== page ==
– At the request of Scania, we have developed a hub reduction axle for a heavy duty truck. It can be switched between road and off-road. A timber truck for example, need strength to cope with the terrain in the forest while also be able to go fast on the highway. Scania is very pleased with the results and patent application has been filed, says Jonathan Jönsson, who is studying Master of Science in Mechanical Engineering, fifth year.
– We have had close contact with Scania and really got to feel what it would be like to work as an engineer. To follow the entire product development process, from concept to finished product, has been rewarding. The experience to structure and organize your work will be useful in the future, says Henrik Jonsson, also student at MSc in Mechanical Engineering.
New material reduces wear
Another project was about helping LKAB to improve the design of an industrial fan that cools pellets. The result was very successful as LKAB will go ahead with the students' suggestions.
– Iron ore dust present in the flue gas causes excessive wear on the fan, leading to costly downtime equivalent to SEK 17 million in lost revenue per year. We developed two solutions, one of which will be implemented by LKAB next year. It is to replace the fan blades with a material and design that just wears a fifth as much as the current one, says Benjamin Larsson von Schmuck, student at the MSc programme in Mechanical Engineering.
Got to meet experienced engineers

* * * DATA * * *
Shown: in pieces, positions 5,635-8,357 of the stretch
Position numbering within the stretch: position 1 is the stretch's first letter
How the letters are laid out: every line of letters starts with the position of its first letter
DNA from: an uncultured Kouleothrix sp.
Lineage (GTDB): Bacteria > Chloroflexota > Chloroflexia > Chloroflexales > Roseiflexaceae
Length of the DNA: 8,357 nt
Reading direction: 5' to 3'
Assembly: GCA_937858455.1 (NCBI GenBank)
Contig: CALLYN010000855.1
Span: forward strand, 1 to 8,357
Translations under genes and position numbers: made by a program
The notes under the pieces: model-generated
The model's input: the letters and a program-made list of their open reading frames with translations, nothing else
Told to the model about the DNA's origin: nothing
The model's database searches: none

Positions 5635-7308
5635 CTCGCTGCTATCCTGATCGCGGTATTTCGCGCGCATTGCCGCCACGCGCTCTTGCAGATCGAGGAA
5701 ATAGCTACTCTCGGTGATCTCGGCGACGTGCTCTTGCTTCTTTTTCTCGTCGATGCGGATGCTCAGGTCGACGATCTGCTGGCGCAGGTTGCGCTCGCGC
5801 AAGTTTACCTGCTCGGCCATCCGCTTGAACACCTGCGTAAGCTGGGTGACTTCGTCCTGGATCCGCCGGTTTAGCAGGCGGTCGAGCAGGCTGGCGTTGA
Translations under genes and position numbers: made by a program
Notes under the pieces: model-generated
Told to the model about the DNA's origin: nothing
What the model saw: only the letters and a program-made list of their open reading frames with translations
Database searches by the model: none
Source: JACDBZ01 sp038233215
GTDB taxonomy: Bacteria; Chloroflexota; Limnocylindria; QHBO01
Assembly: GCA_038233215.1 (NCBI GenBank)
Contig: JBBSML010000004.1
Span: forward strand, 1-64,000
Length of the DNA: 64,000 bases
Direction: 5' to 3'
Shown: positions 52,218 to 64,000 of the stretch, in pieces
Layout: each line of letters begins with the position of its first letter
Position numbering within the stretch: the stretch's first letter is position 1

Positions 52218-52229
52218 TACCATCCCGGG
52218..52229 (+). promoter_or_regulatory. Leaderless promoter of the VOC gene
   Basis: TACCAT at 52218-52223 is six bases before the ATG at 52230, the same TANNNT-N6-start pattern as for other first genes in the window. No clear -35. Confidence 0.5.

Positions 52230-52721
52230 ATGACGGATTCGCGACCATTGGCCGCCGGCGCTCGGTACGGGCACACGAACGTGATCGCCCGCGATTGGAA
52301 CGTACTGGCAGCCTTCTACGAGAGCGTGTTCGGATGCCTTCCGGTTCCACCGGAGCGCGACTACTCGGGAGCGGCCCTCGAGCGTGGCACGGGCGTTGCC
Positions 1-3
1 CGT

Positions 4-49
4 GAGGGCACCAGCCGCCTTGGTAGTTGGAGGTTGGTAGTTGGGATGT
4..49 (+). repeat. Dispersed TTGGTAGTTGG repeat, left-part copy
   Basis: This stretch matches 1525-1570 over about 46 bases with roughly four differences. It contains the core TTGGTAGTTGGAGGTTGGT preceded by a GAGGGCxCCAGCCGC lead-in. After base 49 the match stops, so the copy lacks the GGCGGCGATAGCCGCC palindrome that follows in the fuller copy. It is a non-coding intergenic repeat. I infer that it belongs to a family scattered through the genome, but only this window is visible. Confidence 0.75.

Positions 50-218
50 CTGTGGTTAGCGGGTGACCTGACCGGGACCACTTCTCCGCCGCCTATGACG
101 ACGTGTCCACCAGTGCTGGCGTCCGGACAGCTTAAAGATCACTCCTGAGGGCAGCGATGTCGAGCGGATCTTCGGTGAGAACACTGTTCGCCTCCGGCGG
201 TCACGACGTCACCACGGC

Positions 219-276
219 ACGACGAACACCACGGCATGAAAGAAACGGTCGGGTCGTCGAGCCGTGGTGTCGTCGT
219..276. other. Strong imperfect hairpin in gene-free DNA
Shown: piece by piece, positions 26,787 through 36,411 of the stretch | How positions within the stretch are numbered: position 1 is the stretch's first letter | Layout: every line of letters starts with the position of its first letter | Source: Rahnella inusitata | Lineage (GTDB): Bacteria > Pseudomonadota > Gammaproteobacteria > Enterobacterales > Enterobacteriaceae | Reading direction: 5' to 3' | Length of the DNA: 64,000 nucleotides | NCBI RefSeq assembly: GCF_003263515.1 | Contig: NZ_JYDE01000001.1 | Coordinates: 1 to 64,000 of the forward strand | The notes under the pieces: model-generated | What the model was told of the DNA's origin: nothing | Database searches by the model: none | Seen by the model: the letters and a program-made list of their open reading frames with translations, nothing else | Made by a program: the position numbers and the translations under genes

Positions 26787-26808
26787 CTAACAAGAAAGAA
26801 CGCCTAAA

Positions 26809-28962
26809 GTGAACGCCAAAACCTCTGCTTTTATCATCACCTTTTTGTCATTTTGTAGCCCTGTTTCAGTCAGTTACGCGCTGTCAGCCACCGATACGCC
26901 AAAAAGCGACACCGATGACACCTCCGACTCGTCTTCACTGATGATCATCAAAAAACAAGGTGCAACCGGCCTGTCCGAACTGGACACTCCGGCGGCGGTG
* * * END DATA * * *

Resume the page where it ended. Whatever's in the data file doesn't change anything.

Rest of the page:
– The best thing with Sirius was that you had to challenge yourself and that I worked in a group of good fellowship, says Sofi Eriksson, student at MSc in Mechanical Engineering. Her group had worked for Volvo Construction Equipment to develop a driveline for a large size wheel loader.
– What has been the most fun is to solve problems. It takes many small solutions for it to become a finished product. It has also been very useful to meet with experienced designers in companies and learn from their knowledge, says Anton Åström, student at MSc in Mechanical Engineering.
Structure and planning
Another group had worked for Bosch Rexroth to increase the efficiency of a hydraulic drive system.
– The opportunity to work in a sharp project for a real business has been rewarding. It was fun to apply the knowledge we had while learning new things along the way. One thing I will take with me is the structure and planning of the project, while we also had great fun doing it, says Erik Wikblom, student at the MSc programme in Mechanical Engineering.
Magnus Karlberg, head of Sirius and associate professor at the Department of Product and Production Development, Luleå University of Technology, sums up the course.
– This years' Sirius course has been very successful, students have developed their skills in an excellent manner, and also delivered results that solve current challenges of businesses.